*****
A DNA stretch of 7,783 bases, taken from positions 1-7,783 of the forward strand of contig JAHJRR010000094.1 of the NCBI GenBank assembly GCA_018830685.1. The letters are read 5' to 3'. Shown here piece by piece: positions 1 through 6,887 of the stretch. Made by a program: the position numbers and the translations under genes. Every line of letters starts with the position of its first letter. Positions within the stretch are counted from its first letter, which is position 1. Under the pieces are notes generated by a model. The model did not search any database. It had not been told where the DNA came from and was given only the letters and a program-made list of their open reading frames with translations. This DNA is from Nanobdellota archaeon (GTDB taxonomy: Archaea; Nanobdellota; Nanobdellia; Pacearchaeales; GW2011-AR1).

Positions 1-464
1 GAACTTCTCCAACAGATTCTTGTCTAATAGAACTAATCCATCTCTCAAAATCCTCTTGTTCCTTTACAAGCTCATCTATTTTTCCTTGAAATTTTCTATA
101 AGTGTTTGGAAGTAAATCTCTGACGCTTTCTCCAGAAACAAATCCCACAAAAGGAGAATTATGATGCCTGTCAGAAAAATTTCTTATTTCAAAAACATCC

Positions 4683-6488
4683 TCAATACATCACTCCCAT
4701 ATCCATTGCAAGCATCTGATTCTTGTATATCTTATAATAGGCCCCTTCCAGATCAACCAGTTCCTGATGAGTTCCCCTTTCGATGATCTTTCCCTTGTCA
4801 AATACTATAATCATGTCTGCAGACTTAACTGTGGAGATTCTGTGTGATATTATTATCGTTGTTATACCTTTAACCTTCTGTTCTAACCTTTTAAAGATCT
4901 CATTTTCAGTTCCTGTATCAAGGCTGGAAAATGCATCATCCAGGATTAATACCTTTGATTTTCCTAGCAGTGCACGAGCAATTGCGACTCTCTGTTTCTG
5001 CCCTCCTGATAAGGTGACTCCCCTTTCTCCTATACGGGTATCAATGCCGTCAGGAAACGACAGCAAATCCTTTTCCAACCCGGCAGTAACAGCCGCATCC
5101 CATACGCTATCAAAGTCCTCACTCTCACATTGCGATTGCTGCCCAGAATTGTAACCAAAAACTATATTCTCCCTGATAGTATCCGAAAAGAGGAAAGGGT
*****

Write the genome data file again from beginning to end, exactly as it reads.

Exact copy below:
A DNA stretch of 7,783 bases, taken from positions 1-7,783 of the forward strand of contig JAHJRR010000094.1 of the NCBI GenBank assembly GCA_018830685.1. The letters are read 5' to 3'. Shown here piece by piece: positions 1 through 6,887 of the stretch. Made by a program: the position numbers and the translations under genes. Every line of letters starts with the position of its first letter. Positions within the stretch are counted from its first letter, which is position 1. Under the pieces are notes generated by a model. The model did not search any database. It had not been told where the DNA came from and was given only the letters and a program-made list of their open reading frames with translations. This DNA is from Nanobdellota archaeon (GTDB taxonomy: Archaea; Nanobdellota; Nanobdellia; Pacearchaeales; GW2011-AR1).

Positions 1-464
1 GAACTTCTCCAACAGATTCTTGTCTAATAGAACTAATCCATCTCTCAAAATCCTCTTGTTCCTTTACAAGCTCATCTATTTTTCCTTGAAATTTTCTATA
101 AGTGTTTGGAAGTAAATCTCTGACGCTTTCTCCAGAAACAAATCCCACAAAAGGAGAATTATGATGCCTGTCAGAAAAATTTCTTATTTCAAAAACATCC

Positions 4683-6488
4683 TCAATACATCACTCCCAT
4701 ATCCATTGCAAGCATCTGATTCTTGTATATCTTATAATAGGCCCCTTCCAGATCAACCAGTTCCTGATGAGTTCCCCTTTCGATGATCTTTCCCTTGTCA
4801 AATACTATAATCATGTCTGCAGACTTAACTGTGGAGATTCTGTGTGATATTATTATCGTTGTTATACCTTTAACCTTCTGTTCTAACCTTTTAAAGATCT
4901 CATTTTCAGTTCCTGTATCAAGGCTGGAAAATGCATCATCCAGGATTAATACCTTTGATTTTCCTAGCAGTGCACGAGCAATTGCGACTCTCTGTTTCTG
5001 CCCTCCTGATAAGGTGACTCCCCTTTCTCCTATACGGGTATCAATGCCGTCAGGAAACGACAGCAAATCCTTTTCCAACCCGGCAGTAACAGCCGCATCC
5101 CATACGCTATCAAAGTCCTCACTCTCACATTGCGATTGCTGCCCAGAATTGTAACCAAAAACTATATTCTCCCTGATAGTATCCGAAAAGAGGAAAGGGT